Production, Characterization and Antimicrobial Activity of a Bioemulsifier Produced by Acinetobacter baumanii AC5 Utilizing Edible Oils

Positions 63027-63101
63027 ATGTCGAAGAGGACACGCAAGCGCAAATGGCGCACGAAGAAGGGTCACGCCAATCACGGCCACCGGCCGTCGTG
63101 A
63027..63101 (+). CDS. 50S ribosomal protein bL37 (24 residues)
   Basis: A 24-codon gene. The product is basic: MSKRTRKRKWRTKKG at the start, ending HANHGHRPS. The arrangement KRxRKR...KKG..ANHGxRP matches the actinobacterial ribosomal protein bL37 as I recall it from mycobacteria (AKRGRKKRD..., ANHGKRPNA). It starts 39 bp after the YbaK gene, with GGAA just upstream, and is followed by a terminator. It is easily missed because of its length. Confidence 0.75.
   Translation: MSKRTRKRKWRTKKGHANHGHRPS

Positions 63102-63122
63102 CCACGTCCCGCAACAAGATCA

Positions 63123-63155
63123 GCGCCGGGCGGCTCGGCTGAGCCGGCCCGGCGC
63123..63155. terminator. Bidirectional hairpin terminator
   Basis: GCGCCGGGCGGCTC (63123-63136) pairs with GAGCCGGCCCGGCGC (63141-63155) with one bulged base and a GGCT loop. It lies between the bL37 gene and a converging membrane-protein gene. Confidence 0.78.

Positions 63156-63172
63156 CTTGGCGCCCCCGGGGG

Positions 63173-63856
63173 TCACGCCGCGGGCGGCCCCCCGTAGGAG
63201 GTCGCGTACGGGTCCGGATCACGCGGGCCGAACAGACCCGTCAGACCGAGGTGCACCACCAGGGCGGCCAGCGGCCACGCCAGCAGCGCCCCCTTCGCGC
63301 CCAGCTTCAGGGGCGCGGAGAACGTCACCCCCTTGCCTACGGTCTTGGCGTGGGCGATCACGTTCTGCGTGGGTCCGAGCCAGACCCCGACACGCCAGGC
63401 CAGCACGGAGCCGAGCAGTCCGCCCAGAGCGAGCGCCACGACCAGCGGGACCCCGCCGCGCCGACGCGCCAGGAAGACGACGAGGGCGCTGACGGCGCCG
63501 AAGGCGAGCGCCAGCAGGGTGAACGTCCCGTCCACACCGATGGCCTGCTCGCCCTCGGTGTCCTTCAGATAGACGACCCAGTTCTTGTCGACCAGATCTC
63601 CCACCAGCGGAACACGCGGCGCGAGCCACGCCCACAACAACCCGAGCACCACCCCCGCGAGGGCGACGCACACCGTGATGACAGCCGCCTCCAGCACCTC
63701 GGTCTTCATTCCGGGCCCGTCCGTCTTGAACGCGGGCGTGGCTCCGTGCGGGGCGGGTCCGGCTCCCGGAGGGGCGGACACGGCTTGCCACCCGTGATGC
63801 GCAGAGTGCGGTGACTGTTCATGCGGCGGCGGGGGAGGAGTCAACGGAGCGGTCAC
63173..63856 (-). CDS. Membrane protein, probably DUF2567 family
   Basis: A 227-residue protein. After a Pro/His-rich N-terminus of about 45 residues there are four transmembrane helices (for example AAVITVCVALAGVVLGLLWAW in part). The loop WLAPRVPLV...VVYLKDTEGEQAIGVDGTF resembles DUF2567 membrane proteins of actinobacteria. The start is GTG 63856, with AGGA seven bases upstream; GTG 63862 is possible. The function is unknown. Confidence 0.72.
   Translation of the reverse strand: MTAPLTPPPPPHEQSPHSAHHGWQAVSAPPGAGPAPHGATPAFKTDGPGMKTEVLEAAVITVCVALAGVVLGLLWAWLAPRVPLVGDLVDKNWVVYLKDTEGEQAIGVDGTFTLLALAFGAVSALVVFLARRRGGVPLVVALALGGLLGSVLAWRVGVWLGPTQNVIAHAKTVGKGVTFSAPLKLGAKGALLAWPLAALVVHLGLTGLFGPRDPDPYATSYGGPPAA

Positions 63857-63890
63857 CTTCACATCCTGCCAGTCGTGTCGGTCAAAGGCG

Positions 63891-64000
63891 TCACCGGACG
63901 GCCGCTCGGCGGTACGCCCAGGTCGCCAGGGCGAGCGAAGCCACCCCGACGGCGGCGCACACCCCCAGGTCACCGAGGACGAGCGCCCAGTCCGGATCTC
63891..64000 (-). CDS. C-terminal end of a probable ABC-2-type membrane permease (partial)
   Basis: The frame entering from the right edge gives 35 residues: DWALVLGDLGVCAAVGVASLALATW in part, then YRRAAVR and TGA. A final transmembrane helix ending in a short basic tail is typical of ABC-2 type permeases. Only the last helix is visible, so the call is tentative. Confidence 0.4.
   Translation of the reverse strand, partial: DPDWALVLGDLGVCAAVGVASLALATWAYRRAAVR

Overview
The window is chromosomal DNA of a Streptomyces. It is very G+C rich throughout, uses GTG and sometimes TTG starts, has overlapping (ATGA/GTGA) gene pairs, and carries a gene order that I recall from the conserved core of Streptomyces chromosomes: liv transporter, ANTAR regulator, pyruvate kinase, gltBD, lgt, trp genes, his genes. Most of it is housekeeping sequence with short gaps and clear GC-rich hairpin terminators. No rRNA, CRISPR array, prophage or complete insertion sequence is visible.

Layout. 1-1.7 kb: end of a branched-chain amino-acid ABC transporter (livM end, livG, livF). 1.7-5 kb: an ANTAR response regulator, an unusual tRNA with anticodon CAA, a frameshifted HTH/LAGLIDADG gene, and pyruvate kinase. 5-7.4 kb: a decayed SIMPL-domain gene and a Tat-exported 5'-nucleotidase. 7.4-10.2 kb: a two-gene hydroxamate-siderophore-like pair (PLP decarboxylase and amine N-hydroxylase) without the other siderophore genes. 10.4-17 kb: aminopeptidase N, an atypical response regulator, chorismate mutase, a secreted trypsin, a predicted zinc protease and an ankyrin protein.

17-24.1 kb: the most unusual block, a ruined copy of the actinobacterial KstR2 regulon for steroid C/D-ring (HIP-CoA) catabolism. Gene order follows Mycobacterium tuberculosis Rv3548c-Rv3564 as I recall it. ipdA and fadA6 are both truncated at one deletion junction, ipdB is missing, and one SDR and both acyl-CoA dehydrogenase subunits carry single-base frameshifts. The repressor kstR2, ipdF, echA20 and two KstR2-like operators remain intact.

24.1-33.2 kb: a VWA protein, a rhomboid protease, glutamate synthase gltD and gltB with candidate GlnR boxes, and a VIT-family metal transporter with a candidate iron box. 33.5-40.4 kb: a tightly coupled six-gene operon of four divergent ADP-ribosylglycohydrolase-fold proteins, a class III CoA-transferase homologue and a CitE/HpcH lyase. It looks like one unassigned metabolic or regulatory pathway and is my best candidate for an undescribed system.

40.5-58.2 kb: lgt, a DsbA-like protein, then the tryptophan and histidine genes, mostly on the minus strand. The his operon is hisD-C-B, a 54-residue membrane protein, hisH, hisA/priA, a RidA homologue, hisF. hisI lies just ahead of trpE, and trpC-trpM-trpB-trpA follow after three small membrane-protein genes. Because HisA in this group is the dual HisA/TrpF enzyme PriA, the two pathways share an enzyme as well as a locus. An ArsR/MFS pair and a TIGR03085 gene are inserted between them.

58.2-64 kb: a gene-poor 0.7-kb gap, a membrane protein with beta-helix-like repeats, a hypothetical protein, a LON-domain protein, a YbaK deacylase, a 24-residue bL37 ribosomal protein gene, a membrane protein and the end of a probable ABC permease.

Biosurfactant or Bioemulsifier amphiphilic compounds are; produced by microorganisms as primary or secondary metabolites. The unique properties of biosurfactants mean that they have the potential to supplement, or even replace, chemical surfactants used in food, in the cosmetics and pharmaceutical industries; and in the environment. In the present study ten Acinetobacter sp. isolated from different sources were tested for their capability to produce bioemulsifiers in mineral salt medium with addition of 1% (v/v) edible oil as the sole source of carbon. Out of the ten Acinetobacter isolates tested, five showed lipase activity and produced bioemulsifiers exhibiting an emulsification index (EI24%) of 40 – 78%. The results revealed that the isolate Acinetobacter baumanii AC5, a gram negative, oxidase negative, aerobic and a diplococcoid rod bacterium was the best bioemulsifier producer. Optimization studies indicated that bioemulsifier production was associated with bacterial growth, and that the presence of inducer edible oils in the medium also enhanced bioemulsifier production. On the other hand, bioemulsifier production decreased when hydrocarbon (gasoline and diesel oil) were used. Crude bioemulsifier was recovered from the culture supernatant by a solvent system of chloroform: methanol (2:1 v/v), with the extraction producing 5.05 g/l of crude bioemulsifier. Partial purification and chemical analysis of the bioemulsifier revealed that it is a lipoglycan in nature with lipid content of 63%, carbohydrate 35% and a minor fraction of protein 2%. The crude bioemulsifier; showed strong antimicrobial and antifungal activity against tested pathogenic microorganisms.